2010 Symposium

World of Power/World of Law: Wilsonianism and Other Visions of Foreign Policy

Fifth Woodrow Wilson National Symposium

Sponsored by the Carnegie Corporation of New York and the Jessie Ball DuPont Fund

Held at the Woodrow Wilson Presidential Library and Museum and the Stonewall Jackson Hotel and Conference Center

Staunton, Virginia

April 15-16, 2010

Schedule

Thursday, April 15 – Registration and Luncheon

11:30 a.m.--Registration: Stonewall Jackson Hotel & Conference Center

12:00 noon--Woodrow Wilson National Symposium Luncheon (Stonewall Jackson Hotel & Conference Center, Colonnade Room. By invitation)

12:10 p.m.--Welcome: Don W. Wilson, President and CEO, Woodrow Wilson Presidential Library

1:00 p.m.--Introduction: Theodore DeLaney, Chair of the Department of History, Washington and Lee University; Chair of the Woodrow Wilson Presidential Library Education Committee

Keynote address: Walter Russell Mead, Henry A. Kissinger Senior Fellow for U.S. Foreign Policy, Council on Foreign Relations. “Wilsonian Foreign Policy: Yesterday, Today and Tomorrow”

2:00 p.m.--Optional Tour of Presidential Birthplace and Museum, Linda MacNeil, Lead Interpreter (meet at The Dolores Lescure Center front desk)

Thursday, April 15 - Session 1 (Stonewall Jackson Hotel & Conference Center)

3:00-4:45 p.m.--Introduction: Joel Hodson, Director of Education, Woodrow Wilson Presidential Library
Panel: Wilson and Recent American Foreign Policy
Facilitator: Anthony Eksterowicz, Professor of Political Science, James Madison University (15 minutes for intros and post-presentation comments)
Presenters : (Three 20-minute presentations)
Thomas Bruscino, U.S. Army Command & General Staff College, School ofAdvanced Military Studies. “The Rooseveltian Tradition: TheodoreRoosevelt, Woodrow Wilson, and George W. Bush”

Stephen A. Wertheim, Columbia University. “The Wilsonian Chimera: WhyDebating Wilson’s Vision Can’t Save American Foreign Relations”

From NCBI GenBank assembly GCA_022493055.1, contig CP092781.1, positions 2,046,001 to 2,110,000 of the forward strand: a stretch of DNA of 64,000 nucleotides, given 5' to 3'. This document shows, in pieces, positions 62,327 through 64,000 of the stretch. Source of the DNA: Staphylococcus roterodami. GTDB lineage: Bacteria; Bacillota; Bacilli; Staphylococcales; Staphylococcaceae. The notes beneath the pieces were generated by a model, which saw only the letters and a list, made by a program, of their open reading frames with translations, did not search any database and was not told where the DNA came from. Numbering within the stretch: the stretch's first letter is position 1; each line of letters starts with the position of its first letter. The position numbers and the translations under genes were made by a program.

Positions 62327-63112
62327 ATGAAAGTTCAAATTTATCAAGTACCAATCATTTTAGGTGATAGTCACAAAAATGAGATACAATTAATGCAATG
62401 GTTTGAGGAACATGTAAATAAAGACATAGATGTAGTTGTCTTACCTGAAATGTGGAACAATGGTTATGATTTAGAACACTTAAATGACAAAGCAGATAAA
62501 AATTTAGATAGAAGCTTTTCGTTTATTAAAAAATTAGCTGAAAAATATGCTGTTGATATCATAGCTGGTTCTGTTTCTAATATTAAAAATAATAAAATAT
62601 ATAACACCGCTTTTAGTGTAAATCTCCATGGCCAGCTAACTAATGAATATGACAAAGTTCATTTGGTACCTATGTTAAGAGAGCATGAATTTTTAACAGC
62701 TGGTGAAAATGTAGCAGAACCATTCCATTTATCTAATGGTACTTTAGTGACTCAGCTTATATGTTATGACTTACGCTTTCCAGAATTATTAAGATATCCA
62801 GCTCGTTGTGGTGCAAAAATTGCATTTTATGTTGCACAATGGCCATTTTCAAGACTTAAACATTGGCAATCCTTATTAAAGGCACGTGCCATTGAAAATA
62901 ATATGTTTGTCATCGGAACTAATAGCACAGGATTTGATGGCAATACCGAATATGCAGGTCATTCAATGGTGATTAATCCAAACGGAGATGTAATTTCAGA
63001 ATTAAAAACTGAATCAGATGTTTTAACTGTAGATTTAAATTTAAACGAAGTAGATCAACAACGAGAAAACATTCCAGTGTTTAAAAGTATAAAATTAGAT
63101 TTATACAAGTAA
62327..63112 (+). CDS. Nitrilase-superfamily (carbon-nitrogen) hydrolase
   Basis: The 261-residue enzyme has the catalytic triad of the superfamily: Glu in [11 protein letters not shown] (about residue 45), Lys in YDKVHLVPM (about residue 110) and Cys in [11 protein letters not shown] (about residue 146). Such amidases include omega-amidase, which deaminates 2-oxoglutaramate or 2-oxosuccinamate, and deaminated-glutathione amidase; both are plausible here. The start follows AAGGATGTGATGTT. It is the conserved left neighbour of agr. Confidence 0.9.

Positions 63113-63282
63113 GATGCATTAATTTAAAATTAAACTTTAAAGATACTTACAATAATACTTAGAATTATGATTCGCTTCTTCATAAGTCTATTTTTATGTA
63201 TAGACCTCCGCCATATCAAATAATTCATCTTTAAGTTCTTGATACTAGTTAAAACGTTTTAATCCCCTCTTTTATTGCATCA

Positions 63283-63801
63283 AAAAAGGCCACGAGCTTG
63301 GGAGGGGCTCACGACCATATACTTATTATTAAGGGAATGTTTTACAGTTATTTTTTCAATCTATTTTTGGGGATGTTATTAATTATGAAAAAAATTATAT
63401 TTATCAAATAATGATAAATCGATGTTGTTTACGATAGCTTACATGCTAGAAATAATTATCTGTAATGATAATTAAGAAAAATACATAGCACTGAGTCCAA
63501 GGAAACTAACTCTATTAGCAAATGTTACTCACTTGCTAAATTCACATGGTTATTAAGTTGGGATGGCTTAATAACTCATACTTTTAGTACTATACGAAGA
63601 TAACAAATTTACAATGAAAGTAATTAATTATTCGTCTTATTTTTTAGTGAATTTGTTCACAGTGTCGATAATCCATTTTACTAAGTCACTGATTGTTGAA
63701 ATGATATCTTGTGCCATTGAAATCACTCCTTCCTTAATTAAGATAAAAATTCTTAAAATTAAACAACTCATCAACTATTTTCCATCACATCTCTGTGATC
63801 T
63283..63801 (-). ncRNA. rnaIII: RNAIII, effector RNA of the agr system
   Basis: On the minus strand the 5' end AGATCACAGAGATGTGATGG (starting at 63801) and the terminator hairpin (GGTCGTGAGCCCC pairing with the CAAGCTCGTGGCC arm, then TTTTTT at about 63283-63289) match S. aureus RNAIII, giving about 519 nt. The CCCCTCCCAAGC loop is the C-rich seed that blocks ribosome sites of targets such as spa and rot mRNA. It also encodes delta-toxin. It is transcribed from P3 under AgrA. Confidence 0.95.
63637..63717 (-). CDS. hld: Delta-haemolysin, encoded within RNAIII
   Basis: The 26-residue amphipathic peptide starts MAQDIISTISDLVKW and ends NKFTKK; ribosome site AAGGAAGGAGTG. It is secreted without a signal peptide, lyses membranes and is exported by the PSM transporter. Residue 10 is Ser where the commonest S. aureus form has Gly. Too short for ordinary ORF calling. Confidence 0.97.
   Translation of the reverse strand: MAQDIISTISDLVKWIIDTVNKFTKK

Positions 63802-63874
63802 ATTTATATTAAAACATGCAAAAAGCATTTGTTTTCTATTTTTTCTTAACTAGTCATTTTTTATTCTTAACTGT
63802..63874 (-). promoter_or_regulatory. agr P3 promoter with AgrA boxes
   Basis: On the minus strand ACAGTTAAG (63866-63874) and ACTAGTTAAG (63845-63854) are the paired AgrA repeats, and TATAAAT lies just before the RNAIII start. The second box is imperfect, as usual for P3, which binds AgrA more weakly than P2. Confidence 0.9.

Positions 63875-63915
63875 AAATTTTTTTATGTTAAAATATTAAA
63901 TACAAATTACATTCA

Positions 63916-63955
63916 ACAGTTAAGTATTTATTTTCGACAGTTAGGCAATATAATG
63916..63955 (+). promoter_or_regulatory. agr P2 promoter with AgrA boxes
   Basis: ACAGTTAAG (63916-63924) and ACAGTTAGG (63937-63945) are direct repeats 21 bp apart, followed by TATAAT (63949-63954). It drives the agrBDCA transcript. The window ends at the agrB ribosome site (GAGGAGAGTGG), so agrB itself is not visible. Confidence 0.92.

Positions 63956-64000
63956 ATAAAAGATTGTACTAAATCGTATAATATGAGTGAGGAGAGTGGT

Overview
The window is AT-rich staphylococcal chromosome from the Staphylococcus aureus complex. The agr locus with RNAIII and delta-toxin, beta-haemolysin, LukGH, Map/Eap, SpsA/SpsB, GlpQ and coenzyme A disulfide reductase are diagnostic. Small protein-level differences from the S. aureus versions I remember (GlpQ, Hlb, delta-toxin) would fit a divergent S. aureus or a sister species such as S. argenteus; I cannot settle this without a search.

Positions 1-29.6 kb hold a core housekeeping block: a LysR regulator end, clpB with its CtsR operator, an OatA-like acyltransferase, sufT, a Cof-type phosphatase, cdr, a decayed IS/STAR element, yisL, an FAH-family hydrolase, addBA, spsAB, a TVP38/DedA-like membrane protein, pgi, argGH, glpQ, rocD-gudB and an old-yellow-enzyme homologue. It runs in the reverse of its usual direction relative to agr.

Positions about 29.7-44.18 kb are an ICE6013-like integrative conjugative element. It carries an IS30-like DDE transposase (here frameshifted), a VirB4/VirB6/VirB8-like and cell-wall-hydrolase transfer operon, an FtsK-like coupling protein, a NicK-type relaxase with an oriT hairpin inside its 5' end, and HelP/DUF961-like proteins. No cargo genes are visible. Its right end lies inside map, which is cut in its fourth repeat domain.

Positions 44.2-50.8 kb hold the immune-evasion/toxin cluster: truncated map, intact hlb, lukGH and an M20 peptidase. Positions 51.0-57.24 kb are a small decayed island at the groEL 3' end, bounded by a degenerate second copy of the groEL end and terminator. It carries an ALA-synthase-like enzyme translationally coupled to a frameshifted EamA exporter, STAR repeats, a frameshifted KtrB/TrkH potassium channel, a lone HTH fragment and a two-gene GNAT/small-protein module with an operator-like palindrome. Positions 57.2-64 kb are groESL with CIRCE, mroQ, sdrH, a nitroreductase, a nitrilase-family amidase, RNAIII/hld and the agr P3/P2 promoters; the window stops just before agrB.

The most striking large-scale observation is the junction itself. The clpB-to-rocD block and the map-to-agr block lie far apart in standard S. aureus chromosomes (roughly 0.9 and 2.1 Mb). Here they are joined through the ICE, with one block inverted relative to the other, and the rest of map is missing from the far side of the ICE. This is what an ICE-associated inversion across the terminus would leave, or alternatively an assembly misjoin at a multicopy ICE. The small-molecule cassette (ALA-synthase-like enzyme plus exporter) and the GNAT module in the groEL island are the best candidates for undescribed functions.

Michael Andrew Nelson, Presbyterian College. “Vietnam as a Legacy of Wilsonian Internationalism: The Case of Roger Hilsman”

Discussion (30 minutes for Q&A and general discussion)

5:00 p.m.--Reception (By invitation), Emily Smith Terrace, WWPL
Welcome: Don W. Wilson, President and CEO, Woodrow Wilson Presidential Library
Dinner on own in Staunton (see list of downtown restaurants)

Friday, April 16 - Session II (Dolores Lescure Center, Woodrow Wilson Presidential Library andMuseum Education Parlor)

8:45 a.m.--Coffee

9:00-10:45 a.m.--Panel: Wilsonian Internationalism at Home and Abroad
Facilitator: Paul Freedman, Associate Professor of Politics, The University of Virginia

Presenters:Brian J. Cook, Virginia Polytechnic Institute. “Wilsonianism at Home and Abroad:A Comparative Analysis”

Trygve Throntveit, Harvard University. “A Strange Fate: Quincy Wright and the Trans-War Trajectory of Wilsonian Internationalism”

Miklos Sebok, The University of Virginia. “Crisis, institutional change and the delegation of discretion: Wilson’s role in the creation of the FederalReserve”

Discussion

10:45-11:00 a.m.--Break

11:00-11:45 a.m.--Tour of Library and Archives, Peggy Dillard, Director of Library and Archives orTour of Presidential Birthplace and Museum, Linda MacNeil, Lead Interpreter

11:45 a.m.-12:50 p.m. Lunch, Emily Smith Terrace

1:00-2:00 p.m.--Introduction: Paul Freedman, Associate Professor of Politics, The University of Virginia

Plenary speaker: Glenn Hastedt, Director of the Center for Liberal and Applied Social Sciences, James Madison University. “Woodrow Wilson in the Literature and Discipline of Political Science” (45 minutes for presentation and Q&A)

2:00-2:15 p.m.--Break

Friday, April 16 - Session III

2:15-3:30 p.m.--Panel: Race and Representation in SelectivePeace Settlements

Facilitator: Jeffrey Lanigan, Assistant Professor of History, Blue Ridge Community College